(Nov. 8) -- We're always hearing sobering news about the widespread AIDS epidemic, but, until now, you've probably never "heard" about HIV quite like this.
Alexandra Pajak, a graduate student at the University of Georgia, has just created a whole new way of looking at the complexities of HIV by combining the biology of the disease with music.
For months, Pajak carefully studied the different types of DNA that make up the AIDS virus and assigned musical pitches to each individual strand.
What resulted was a 17-track, 52-minute album of transcribed "DNA music," appropriately dubbed "Sounds of HIV."
"I wanted to show all of the properties that the DNA in HIV contains. Hopefully it's a whole new way for people to learn about the science behind the disease," Pajak told AOL News.
The graduate student -- who studied music as an undergrad at Agnes Scott College -- said the project took her more than three painstaking months to complete because she wanted to compose the most accurate musical translation possible of the genetic code of HIV.
"I stayed very loyal to the DNA. Every segment of the virus was assigned music pitches that correspond to the segment's scientific properties. The sounds literally reflect the nature of the virus," she explained.
Pajak said she first broke down the basic nucleotides in the DNA -- scientifically abbreviated A,C,T and G -- and assigned tones to those. Luckily, A, C and G are also already musical pitches in the scale, so she said matching up that part was easy.
"There was a lot of logic involved in this. I also broke down 20 amino acids and proteins and assigned pitches to those. I used the A-minor scale for the amino acids based on their level of attraction to water. So, when you hear this CD, you're literally hearing the entire genome of the HIV virus. It's pretty cool," she added.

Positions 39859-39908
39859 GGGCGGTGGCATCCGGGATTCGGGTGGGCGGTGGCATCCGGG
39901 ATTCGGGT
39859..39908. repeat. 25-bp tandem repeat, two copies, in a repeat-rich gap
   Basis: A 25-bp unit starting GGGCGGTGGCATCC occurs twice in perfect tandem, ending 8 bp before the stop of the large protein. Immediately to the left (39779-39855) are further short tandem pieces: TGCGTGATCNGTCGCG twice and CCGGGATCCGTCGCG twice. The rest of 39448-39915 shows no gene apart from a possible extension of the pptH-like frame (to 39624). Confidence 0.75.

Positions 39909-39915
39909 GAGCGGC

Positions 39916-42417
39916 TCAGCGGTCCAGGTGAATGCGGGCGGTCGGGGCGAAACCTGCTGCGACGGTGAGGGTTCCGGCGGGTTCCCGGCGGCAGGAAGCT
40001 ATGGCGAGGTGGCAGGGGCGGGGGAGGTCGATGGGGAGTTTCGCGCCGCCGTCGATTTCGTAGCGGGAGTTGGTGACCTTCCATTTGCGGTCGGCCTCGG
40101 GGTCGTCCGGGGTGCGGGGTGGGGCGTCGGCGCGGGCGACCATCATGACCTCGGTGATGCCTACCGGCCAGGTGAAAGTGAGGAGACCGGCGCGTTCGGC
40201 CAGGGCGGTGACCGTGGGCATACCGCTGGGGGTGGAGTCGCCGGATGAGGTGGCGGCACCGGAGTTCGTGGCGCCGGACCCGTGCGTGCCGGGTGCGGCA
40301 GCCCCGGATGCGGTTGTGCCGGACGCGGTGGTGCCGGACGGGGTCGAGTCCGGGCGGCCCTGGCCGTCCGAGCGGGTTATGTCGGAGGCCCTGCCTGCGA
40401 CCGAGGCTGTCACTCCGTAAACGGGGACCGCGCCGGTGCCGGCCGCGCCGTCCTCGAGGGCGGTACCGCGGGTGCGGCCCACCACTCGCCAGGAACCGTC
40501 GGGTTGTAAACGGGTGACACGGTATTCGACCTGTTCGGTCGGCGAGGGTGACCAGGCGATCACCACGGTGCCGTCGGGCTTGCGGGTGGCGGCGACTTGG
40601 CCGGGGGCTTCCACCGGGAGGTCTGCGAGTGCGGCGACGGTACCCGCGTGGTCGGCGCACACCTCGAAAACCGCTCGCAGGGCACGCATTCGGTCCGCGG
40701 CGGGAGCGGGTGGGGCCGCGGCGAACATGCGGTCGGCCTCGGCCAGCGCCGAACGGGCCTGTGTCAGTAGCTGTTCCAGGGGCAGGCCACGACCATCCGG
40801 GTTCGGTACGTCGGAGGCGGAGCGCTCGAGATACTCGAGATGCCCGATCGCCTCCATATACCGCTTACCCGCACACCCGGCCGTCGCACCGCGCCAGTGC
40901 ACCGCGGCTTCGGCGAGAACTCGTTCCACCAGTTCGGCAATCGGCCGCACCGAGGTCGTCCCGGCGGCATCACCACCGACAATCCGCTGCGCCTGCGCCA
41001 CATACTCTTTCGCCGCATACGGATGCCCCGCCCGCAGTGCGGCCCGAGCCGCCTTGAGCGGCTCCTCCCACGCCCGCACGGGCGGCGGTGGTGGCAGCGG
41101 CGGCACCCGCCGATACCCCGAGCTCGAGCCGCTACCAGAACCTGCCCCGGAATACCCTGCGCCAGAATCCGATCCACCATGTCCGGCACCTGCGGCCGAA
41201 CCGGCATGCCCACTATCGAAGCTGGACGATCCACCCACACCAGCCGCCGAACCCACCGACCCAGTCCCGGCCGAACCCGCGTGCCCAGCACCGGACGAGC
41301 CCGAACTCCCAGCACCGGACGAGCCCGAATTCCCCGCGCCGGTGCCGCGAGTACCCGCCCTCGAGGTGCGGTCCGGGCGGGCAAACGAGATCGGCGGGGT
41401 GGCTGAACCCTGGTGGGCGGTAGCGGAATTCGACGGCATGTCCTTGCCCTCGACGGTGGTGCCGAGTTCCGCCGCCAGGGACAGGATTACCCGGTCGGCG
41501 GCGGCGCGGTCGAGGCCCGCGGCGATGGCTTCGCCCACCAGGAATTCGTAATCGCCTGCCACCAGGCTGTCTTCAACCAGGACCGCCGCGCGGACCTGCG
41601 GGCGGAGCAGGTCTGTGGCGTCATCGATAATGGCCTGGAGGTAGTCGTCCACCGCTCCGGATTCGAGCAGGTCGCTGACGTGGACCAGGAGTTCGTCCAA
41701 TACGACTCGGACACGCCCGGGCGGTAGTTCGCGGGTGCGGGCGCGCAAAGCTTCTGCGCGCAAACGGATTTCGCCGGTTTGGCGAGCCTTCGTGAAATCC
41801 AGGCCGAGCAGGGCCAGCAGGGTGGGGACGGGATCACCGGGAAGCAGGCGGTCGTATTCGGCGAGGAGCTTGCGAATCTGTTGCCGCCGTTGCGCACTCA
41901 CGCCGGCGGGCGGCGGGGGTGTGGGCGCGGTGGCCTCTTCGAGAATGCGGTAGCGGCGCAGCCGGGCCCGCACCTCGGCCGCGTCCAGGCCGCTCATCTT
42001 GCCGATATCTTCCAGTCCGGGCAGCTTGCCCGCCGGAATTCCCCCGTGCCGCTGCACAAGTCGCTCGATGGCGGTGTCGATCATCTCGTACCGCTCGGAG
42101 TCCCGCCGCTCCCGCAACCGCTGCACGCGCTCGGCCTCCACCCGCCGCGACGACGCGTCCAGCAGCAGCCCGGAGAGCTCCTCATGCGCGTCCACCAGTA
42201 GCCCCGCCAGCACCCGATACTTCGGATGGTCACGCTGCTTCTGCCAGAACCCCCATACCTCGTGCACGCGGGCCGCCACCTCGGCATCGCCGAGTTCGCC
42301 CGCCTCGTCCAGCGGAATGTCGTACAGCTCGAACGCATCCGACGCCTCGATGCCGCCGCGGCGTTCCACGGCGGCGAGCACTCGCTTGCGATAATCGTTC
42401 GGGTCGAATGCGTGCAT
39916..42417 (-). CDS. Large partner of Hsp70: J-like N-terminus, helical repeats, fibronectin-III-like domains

Pajak said she wrote and composed all of the classical tunes on her keyboard first, and then called for help from an instrumental band named "Sequence Ensemble" to lay down the final tracks.
The band brought a piano, flute, oboe, clarinet, horn and cello to blend all of her rhythms and patterns together and, to Pajak's surprise, the songs ended up sounding rather "pleasant."
"The pitches sound really interesting together. It was weird because no matter how slow or fast I set the tempo, the songs always came out sounding good. The music is complex and strange, but also has an eerie, spooky kind of vibe to it," Pajak said.
Pajak hopes her unique way of breaking down the AIDS virus comes off as a "socially minded, human take on HIV." She insists it's not meant to offend those affected by HIV in any way, shape or form.
In fact, a portion of the proceeds from her trippy, psychedelic-sounding CD are being donated to the Emory Vaccine Center in Atlanta specifically to fund AIDS research.
Carl Schmid from The AIDS Institute told AOL News that Pajak's project is not in the least offensive. In fact, because it's so unusual, he said it could really help garner more attention toward HIV awareness.
"Anything to raise awareness and educate the public about AIDS is a good thing. By connecting AIDS to music, the album could even help reduce the stigma associated with the disease," Schmid said. "I've never heard of anything quite like this. It's very interesting."
Pajak said she's already gotten feedback on the tunes from a few people infected with HIV and so far, so good.
Pajak said she has no plans to add lyrics to her songs because that would interfere with the accuracy of the DNA music.
Out of respect for science, and those who have HIV, she said she won't be singing on the album anytime soon.
For now, listeners can enjoy the classical instrumentals and the fact that for once, this particular news about HIV/AIDS is actually music to one's ears.
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